The document maintains that Jesus 'deliberately and courageously broke' with the attitude towards women of his milieu. But the examples adduced do not convince. In every single case Jesus' departure from Jewish custom involved a judgement about sanctity and sin, not a judgement about the status of women. In the four cases mentioned in which Jesus showed kindness towards women: the Samaritan woman, the woman suffering from haemorrhages, the woman who washed his feet, and the woman taken in adultery, the novelty of Jesus' action lies in his compassionate behaviour towards persons supposed to be impure on account of sin. That they were women adds to the degree of his compassion but it does not change its nature. Jesus' compassion for sinful men, such as the paralytic let down through the roof, Zacchaeus, the leper at Capernaum, the good thief, etc, does not differ substantially.

Women were the first to see the empty tomb. As the document admits, it would not seem correct to speak of them as 'witnesses'. In the official list of witnesses to Jesus' resurrection of 1 Cor 15, 3-8, no woman is mentioned. The account of the empty tomb originated in all likelihood from a liturgical practice near Jerusalem.51 Only in later times did the text assume an apologetic purpose. In harmony with Jewish thinking the apostles are then called in to function as official witnesses (Mt 28, 1-10; Jn 20, 1-10). No departure from established Jewish custom can be seen in this.

The text about divorce is interesting. The Pharisees ask, 'Is it against the law for a man to divorce his wife on any pretext whatever?'. While the rabbinical schools were divided on the gravity of the reason for which a man could divorce his wife, Jesus states that an ideal marriage should exclude the possibility of divorce. Notice how in the Jewish question itself male predominance is implied. According to Jewish law divorce was the unilateral right of the man. A husband could divorce his wife, not a wife her husband. In the Gospel of Matthew, Jesus disapproves of divorce but implicitly accepts divorce as the privilege of the husband. 'I say this to you: the man who divorces his wife, except in the case of fornication, and marries another, is guilty of adultery' (Mt 19, 9). This is probably the historical way in which Jesus answered and which would, incidentally, illustrate how Jesus conformed to the Jewish way of seeing the husband as the centre of marriage (see also Mt 5, 31-32, where again the husband is central). The formulation in Mk 10, 11-12, which also speaks of a wife divorcing her husband, is surely an explicitation, according to Jesus' mind, in the context of Mark's Roman audience.52 According to Roman law, divorce could be initiated both by the husband and by the wife. In other words, we have here an example of Jesus' being sensitive to the rights of women; not an example of Jesus' breaking with the social myth as such.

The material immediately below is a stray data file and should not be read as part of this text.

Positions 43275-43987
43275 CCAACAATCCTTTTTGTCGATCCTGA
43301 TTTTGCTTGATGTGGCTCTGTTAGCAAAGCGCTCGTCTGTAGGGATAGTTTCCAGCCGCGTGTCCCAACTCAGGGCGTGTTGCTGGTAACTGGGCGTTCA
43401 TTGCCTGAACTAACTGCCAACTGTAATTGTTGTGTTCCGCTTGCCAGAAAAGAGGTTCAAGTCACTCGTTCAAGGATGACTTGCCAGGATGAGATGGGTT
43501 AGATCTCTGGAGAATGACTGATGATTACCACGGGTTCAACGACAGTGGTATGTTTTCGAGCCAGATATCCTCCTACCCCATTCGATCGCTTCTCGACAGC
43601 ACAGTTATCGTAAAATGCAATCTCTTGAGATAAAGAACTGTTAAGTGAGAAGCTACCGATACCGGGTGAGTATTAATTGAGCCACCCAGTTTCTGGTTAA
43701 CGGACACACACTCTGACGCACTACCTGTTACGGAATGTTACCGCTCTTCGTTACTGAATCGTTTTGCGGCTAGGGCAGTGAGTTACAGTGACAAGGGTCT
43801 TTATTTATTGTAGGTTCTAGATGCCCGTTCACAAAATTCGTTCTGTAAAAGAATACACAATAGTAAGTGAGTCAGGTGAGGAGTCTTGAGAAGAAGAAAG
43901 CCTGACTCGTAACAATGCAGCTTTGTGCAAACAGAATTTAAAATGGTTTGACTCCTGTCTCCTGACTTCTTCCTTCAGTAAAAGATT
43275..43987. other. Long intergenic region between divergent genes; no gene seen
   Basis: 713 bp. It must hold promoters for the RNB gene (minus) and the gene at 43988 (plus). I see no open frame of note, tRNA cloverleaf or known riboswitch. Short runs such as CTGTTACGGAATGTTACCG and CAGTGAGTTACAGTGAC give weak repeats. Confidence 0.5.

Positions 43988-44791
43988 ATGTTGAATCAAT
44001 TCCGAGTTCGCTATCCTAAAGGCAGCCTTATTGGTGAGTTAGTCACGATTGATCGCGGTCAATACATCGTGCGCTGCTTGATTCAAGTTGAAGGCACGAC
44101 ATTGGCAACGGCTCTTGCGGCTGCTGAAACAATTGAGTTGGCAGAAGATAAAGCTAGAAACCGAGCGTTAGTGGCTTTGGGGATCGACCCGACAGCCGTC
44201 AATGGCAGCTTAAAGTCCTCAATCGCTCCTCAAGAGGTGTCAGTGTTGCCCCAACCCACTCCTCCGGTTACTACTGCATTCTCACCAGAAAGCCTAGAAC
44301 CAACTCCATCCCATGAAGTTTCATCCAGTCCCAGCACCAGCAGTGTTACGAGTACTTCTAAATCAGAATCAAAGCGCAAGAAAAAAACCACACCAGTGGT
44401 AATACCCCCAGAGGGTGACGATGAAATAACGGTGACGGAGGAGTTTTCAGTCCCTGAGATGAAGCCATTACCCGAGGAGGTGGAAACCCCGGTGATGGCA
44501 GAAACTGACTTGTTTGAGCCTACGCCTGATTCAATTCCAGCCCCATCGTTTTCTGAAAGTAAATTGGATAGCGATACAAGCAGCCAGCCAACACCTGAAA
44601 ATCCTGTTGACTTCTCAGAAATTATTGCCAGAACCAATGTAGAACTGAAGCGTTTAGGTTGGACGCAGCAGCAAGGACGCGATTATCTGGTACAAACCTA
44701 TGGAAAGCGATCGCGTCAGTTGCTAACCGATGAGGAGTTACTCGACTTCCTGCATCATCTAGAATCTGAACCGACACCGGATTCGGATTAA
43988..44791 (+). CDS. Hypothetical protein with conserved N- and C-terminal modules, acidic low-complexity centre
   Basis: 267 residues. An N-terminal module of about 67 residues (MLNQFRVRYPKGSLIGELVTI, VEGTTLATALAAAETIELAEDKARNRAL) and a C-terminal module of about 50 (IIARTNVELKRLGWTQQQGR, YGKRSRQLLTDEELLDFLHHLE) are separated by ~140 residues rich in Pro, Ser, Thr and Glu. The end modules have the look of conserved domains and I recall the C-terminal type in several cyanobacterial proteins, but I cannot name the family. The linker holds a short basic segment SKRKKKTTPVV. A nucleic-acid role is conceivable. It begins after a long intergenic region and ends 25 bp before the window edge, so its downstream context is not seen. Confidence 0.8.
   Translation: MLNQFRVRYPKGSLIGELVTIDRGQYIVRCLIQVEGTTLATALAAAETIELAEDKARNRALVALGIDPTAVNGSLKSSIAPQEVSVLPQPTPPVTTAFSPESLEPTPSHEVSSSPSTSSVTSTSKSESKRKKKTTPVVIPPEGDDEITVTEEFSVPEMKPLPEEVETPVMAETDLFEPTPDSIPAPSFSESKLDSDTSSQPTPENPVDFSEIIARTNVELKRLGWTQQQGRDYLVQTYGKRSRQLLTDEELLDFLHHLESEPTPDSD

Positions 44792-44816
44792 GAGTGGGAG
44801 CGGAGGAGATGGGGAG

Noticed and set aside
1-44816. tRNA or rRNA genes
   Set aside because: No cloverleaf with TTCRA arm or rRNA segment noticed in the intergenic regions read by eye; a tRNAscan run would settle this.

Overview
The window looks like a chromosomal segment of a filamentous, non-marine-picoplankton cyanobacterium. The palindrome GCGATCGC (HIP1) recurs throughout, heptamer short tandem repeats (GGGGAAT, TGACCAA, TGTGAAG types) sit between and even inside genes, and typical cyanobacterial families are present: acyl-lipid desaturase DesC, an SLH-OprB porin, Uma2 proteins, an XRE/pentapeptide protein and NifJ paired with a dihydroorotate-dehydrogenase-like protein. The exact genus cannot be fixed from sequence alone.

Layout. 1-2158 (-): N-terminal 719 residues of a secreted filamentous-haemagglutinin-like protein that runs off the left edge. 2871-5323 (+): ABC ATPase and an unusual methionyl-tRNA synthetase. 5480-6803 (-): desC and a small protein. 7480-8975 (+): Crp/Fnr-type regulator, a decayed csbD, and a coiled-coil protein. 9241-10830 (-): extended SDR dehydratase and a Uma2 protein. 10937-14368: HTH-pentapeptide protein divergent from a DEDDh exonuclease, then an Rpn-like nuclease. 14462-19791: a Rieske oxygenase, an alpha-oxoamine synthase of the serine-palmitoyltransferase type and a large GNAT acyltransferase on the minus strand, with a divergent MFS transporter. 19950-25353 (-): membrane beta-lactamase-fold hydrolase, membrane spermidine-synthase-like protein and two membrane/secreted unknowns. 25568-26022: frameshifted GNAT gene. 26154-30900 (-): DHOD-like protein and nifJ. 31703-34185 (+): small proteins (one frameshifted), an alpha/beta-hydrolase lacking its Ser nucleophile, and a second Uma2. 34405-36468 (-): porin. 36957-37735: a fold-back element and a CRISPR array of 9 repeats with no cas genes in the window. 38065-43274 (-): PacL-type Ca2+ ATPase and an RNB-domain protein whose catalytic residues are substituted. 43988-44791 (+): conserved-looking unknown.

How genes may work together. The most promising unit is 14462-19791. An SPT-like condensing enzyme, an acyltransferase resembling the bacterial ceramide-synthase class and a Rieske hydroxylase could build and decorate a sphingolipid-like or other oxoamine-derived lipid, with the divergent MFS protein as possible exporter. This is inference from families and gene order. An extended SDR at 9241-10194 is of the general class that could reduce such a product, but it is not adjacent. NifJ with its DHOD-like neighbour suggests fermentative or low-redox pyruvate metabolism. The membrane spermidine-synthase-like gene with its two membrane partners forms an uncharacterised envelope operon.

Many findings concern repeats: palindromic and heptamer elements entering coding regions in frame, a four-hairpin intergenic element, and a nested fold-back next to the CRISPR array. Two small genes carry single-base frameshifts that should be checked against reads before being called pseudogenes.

Jesus did, of course, have a new kind of relationship with women about which I will speak at length later on (chapters 8-9). The question here is whether in these relationships with women he 'deliberately and courageously broke' with the social customs of his time. The answer is clearly: No. It is true, in one or two cases Jesus went beyond the limits which a Jewish rabbi would impose on his dealings with women. As we have seen before, this can be explained as compassion, an aspect of Jesus' overall neglect of rabbinical tradition when mercy demanded it of him (Mt 9, 12-13). There is, however, no question of a direct attack against discrimination. Jesus did not fight for the emancipation of women in the same way that he made a stand for the poor. He has frequent clashes with the pharisees about the sabbath and other traditional observances. Not once is he recorded as having a dispute to remedy the oppression woman was under. The question of emancipation simply never arose. It could not arise. The social climate was not ripe for it.